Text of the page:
Warrant focus in medical marijuana case

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— The defense attorney for a medical marijuana patient charged with drug possession will have to challenge the legality of the search warrant used in New Jersey Superior Court before the case proceeds in Sparta Municipal Court.

Defense Attorney Nicholas Pompelio said he will file a motion to suppress the warrant next week.

Pompelio, of the law firm DiFrancesco, Bateman, Coley, Yospin, Kunzman, David & Lehrer, P.C., is representing 24-year-old Scott Waselik, who is a state medical marijuana patient but is charged with drug possession.

Late last year Waselik was stabbed near the armpit by his former roommate Kevin Rios, according to police. Police responded to the home, where they recovered more than 70 grams of marijuana along with drug paraphernalia, according to Sgt. John-Paul Beebe, of the Sparta Police Department.

According to Beebe, the marijuana was not obtained or possessed legally. Both men were charged with possession.

Waselik has disputed the charges, saying he has used marijuana to treat Crohn’s Disease and has been in the state’s medical marijuana program since 2011.

The defense is now arguing that the police had an invalid warrant and should not have been in the home to see the drugs, Pompelio said.

Sparta Municipal Court Judge John E. Mulhern stayed Friday’s proceedings until the parties got a ruling from superior court, where the warrant was issued.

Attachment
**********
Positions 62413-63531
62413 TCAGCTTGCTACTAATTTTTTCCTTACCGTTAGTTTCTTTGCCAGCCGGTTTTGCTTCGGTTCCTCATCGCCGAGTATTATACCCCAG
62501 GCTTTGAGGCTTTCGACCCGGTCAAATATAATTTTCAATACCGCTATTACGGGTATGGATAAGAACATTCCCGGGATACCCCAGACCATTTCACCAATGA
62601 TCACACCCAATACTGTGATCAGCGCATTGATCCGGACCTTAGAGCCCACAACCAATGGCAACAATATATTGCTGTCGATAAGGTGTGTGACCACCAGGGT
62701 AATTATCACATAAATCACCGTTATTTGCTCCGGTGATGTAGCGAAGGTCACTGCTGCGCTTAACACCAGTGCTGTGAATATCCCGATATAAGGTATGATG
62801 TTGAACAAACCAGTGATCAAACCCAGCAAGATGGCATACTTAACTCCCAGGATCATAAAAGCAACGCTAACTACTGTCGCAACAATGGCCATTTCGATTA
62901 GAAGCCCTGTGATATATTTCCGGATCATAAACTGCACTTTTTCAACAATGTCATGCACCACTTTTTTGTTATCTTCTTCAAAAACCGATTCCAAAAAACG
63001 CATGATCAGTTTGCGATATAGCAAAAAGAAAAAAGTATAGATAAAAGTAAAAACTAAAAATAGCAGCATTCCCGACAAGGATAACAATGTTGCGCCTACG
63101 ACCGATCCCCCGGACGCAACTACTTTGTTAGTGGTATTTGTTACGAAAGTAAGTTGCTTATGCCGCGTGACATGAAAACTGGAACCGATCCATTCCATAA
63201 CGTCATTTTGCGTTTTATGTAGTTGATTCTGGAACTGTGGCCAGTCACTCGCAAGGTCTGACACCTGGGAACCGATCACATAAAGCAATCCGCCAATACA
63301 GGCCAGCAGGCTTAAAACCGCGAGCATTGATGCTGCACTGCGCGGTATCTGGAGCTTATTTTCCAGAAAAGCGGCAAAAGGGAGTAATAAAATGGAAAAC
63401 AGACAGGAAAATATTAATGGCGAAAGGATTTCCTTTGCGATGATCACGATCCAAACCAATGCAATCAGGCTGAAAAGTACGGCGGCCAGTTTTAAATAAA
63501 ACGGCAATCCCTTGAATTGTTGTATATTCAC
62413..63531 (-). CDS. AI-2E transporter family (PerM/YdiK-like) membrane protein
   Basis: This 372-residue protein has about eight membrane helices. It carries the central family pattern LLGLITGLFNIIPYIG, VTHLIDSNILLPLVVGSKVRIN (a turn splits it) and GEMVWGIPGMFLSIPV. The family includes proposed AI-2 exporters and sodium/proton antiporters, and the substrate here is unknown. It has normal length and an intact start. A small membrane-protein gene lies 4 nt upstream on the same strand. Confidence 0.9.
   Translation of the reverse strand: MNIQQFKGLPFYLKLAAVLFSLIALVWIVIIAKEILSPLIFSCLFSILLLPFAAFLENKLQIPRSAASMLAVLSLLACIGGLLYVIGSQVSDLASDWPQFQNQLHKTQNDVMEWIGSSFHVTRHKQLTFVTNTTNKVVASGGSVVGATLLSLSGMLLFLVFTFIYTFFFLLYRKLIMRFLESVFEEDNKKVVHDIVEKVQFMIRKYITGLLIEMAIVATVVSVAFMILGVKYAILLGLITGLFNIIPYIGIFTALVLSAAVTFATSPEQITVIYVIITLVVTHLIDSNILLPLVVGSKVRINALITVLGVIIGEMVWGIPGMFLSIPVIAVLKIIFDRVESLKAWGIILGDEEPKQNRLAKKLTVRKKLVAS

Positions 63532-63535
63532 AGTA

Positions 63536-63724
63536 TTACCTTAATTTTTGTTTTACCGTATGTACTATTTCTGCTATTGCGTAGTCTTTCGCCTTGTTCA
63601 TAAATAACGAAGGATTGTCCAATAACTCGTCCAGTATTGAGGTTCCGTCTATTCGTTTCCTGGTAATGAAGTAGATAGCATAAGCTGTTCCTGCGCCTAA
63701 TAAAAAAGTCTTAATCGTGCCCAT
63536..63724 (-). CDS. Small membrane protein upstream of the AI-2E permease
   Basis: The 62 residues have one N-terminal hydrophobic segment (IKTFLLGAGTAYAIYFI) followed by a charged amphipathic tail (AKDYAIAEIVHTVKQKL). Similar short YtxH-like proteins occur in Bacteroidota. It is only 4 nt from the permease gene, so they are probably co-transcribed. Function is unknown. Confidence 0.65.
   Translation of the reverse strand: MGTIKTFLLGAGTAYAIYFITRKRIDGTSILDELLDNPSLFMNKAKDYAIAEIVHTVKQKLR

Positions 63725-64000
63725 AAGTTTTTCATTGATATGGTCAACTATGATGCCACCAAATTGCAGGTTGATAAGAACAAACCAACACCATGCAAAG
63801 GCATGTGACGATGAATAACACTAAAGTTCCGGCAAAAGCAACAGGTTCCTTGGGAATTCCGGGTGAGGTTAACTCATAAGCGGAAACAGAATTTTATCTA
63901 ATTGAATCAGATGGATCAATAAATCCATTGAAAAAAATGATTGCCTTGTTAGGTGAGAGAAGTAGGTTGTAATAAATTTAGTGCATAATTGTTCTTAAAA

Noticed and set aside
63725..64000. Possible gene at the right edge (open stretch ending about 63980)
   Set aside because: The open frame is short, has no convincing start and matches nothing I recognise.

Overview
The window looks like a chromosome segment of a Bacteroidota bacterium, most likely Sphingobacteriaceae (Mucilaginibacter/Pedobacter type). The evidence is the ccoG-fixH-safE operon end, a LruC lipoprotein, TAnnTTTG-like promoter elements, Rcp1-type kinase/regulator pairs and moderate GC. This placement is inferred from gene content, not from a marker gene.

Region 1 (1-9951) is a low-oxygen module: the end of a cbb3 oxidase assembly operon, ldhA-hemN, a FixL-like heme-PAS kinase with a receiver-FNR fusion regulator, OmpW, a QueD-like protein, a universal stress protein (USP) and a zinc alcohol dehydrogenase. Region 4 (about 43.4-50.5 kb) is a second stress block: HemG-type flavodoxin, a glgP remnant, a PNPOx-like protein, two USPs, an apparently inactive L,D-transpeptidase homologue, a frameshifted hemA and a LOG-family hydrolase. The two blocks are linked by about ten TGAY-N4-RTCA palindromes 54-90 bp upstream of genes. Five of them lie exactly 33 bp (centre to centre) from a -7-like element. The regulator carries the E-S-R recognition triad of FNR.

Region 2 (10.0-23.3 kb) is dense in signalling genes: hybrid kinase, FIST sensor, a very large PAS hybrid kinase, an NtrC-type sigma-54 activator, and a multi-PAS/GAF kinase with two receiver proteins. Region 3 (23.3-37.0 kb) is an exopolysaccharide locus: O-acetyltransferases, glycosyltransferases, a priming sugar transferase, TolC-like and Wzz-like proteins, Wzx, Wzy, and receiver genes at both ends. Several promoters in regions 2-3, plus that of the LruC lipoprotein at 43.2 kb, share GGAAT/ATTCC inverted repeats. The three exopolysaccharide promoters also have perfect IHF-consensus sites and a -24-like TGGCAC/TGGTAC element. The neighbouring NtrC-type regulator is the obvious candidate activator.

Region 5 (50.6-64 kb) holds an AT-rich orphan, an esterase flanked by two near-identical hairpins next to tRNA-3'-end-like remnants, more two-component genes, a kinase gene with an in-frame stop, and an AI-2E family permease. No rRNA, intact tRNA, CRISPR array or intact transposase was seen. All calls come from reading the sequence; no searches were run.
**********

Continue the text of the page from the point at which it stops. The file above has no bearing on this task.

Supporters and fellow medical marijuana patients planned a rally for Waselik. Approximately eight people hung out around a Lincoln Town Car parked across the street from the municipal building. There, patients smoked marijuana without disruption from police.

Beebe said some of the activists contacted police for clarification on the laws prior to the rally, and the smoking was done lawfully.

“We’re here to keep the peace,” Beebe said. “We’re the police. We don’t want laws to be broken in front of us.”

Charles Kwiatkowski, who uses marijuana to treat his multiple sclerosis, said he was there to support Waselik and thought it was wrong that he was facing possession charges.

Stephen Cuspilich was also part of the group gathered outside the courthouse. He is also a medical marijuana patient.

“I’m supporting a fellow sick person who actually has the same disease that I have,” Cuspilich said.

Waselik declared Friday’s hearing a victory.

“I’m glad the judge is looking into the police upholding the law,” Waselik said.

Waselik said that the lack of an altercation between the activists and law enforcement “proved” his supporters won the argument, and predicted it will be the first of many victories throughout his case.

The activists gathered outside were also encouraged by Friday’s proceeding.

“It’s a good result that [the warrant is] getting analyzed,” Kwiatkowski said. “I hope it’s enough to get the case dismissed.”

The case is being prosecuted by Sparta Township Attorney Jonathan McMeen.

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